Calendar of Events in 2018
See also the branch programme and the Medieval Calendar
The Newport Ship. The Centre is now open only on Saturday from 10.30am to 4.00pm.
Saturdays from mid-February until early December.
Fridays and Bank Holiday Mondays from Easter until the end of October.
During the School Holidays, we will also open on a Sunday.
This best preserved example of a fifteenth century ship could have been owned by the Earl of Warwick.
Monday 5 March 2018
The Legendary Ten Seconds are playing in the church in Coldridge Devon on Monday afternoon.
Saturday 24 March 2018
Abbeys and Priories of the Welsh Borders
An evening lecture followed by two day tours - led by Tim Bridges
7.30 at Trinity Parish Room, 20 New Street, Ledbury HR8 2EE
£30 - contact Wendy Hill - email@example.com
Saturday 7 April 2018
Norfolk Branch Study Day at the Assembly House Norwich, 9.55am to 5pm. Cost £27 to include refreshments but not lunch. The topic is A Soldier's Tale: The Fighting Man, Ancient to Medieval.
Friday, Saturday and Sunday 13 - 15 April 2018
Medieval Coventry - the Triennial Conference organised by the Richard III Society at Burleigh Court, Loughborough.
Saturday 14 April 2018
Painting The Roses At War - talk by Graham Turner in Barnet. Doors open 1pm. Tickets £5.
Saturday 28 April 2018
9.30am for 10am Mortimer's Cross Battlefield Walk beginning at Mortimer’s Cross Inn. For £20 this all-day event includes morning coffee, an expert narrated guided walk across the possible sites, lunch at the Corners Inn Kingsland, an arms and armour presentation, a tour of battle related medieval Kingsland and a walk back to the Mortimer’s Cross Inn for tea and cakes at around 4.30. It is always fun. Booking essential.
Saturday 12 May 2018 - FULL DAY
"Researching Two Princes, Three Kings and the Last Medieval Queens" - Worcestershire Branch Study Day at Chaddesley Corbett Village Hall DY10 4QA - reserve the date in your diary!
Matthew Lewis will talk first on “The Survival of the Princes in the Tower”, 10:30 – 11:30 followed by a half hour tea break. Next the talk by Dr Heather Falvey on the “Reburial of Henry VI at St George’s Chapel, Windsor”, 12:00 – 1:00. We will then take an hour break for lunch, 1:00pm till 2:00, and then finish with Joanna Laynesmith’s talk, “In Search of Medieval Queens” 2:00pm till 3:00. This will be followed by a final tea break until 3:30.
Tickets cost £10 for branch members and £20 for non-members. This will include lunch, tea and coffee. Lunch will consist of a savoury and sweet buffet.
Someone will pick visitors up from Kidderminster train station to take them to the venue. The venue has a capacity of 120 people.
More on the speakers in alphabetical order:
Dr Heather Falvey - Subject: The Reburial of Henry VI at St George’s Chapel, Windsor: a place of popular pilgrimage- In August 1484 Richard III had the remains of Henry VI transferred from Chertsey Abbey to St George’s Chapel, Windsor. The body was placed in a new coffin, which was lodged in a tomb under an arch in the quire to the right of the high altar. Almost directly opposite, on the left, was the ornate tomb that was currently being built over the burial place of Edward IV. Why did Richard move Henry to Windsor? His likely motives were political, practical and religious. At this time Windsor was already a popular place of pilgrimage: a few years earlier the remains of Sir John Schorne, a former priest at North Marston (Bucks), had been moved to St George’s so that the newly rebuilt chapel could benefit from the offerings left at Schorne’s shrine. This talk briefly outlines Henry’s death, his original burial and the possible reasons for the reinterment of his remains; it also briefly discusses the campaign in the 1500s to have Henry canonised. Finally it considers some of the miracles attributed to him and what they tell us about everyday life in late medieval England.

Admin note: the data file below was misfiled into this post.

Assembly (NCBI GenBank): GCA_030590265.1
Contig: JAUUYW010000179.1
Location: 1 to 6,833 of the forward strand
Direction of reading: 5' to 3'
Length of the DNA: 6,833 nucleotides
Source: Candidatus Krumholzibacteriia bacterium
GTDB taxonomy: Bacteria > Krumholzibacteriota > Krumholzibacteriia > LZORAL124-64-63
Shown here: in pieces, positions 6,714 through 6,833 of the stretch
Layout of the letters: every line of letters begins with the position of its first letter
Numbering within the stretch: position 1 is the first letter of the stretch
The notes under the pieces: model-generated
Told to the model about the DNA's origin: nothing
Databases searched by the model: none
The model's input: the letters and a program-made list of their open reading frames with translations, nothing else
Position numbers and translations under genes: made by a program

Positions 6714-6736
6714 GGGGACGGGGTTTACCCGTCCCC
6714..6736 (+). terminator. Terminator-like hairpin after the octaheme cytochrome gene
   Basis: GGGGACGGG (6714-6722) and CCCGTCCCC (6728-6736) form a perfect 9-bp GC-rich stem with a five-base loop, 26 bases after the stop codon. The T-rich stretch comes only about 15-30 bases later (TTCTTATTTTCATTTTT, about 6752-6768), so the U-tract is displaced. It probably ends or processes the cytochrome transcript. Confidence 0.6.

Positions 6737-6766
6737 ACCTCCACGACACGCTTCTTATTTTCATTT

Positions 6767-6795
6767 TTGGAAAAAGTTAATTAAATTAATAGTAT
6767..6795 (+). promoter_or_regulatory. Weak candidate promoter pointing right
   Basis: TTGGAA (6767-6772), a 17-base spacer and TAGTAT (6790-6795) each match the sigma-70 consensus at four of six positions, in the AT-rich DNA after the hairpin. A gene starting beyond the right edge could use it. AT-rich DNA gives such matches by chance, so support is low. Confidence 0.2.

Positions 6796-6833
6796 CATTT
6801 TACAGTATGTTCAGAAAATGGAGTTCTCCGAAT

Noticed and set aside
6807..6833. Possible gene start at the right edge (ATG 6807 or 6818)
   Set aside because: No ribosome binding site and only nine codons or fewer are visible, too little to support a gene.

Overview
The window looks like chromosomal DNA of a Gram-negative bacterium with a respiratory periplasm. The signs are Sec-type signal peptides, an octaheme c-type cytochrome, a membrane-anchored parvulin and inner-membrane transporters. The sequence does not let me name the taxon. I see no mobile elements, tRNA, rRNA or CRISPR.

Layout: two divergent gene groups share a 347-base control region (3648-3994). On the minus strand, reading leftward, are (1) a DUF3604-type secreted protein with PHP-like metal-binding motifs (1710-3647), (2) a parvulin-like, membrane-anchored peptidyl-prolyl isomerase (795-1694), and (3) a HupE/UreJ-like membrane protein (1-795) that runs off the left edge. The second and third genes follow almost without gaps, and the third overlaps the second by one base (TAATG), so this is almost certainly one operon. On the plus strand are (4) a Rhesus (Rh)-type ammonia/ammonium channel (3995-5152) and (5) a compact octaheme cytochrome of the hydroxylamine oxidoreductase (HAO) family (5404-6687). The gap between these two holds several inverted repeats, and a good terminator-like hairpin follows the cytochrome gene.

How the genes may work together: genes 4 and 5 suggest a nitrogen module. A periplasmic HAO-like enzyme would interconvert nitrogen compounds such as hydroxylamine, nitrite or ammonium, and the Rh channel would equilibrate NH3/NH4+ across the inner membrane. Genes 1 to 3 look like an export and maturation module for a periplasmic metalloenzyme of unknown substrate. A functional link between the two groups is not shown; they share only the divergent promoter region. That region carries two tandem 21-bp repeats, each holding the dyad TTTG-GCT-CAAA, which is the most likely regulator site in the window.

Dr Joanna Laynesmith - Subject: In Search of the Last Medieval Queens- a workshop on how I researched and wrote my book on English Queenship 1445-1503 giving the audience the opportunity to consider how to respond to some of the sources.
Matthew Lewis - Subject: The Survival of the Princes in the Tower. One mystery casts a long, dark shadow over history and exerts a pull like no other: the Princes in the Tower. For centuries, an argument has raged over who was responsible for the murder of the sons of King Edward IV. In his book, Matt Lewis asks whether this is the right question. What if the sons of Edward IV were not murdered in 1483 and survived Richard III's rule?
Saturday 7 and Sunday 8 July 2018
Richard III Middleham Festival.
Saturday 14 and Sunday 15 July 2018
Tewkesbury Medieval Festival and Battle Re-enactment.
Saturday 18 and Sunday 19 August 2018
Bosworth Commemoration organised by the Bosworth Battlefield Heritage Centre, together with the Richard III Society.
Saturday 29 September 2018
Richard III Society Members' Day and AGM in Leicester.
Saturday 13 October 2018
Norfolk Branch Study Day at the Assembly House Norwich, 1.25pm - 5pm. Cost £15 to include tea. The topic is The Curling of the Petal: the Fall of the White Rose.
Saturday 10 November 2018
Norfolk Branch Study Day at the Assembly House Norwich, all day. Cost £27 to include refreshments but not lunch. The topic is Thou Shalt Get Kings.
Saturday 15 December 2018
Annual carol service at Fotheringhay organised by the Richard III Society.
Saturday 29 June 2019
Joint Mortimer History Society and Richard III Society conference at a venue to be arranged.
Three speakers are booked already - Ian Mortimer on the Mortimer claim to the throne; Prof Chris Given-Wilson on the rebellions against the Lancastrian kings in the name of Mortimer; Joanna Laynesmith on how Cecily Neville and Edward IV used the symbolism and mythology of the Mortimer inheritance.
Page last updated on 11 February 2018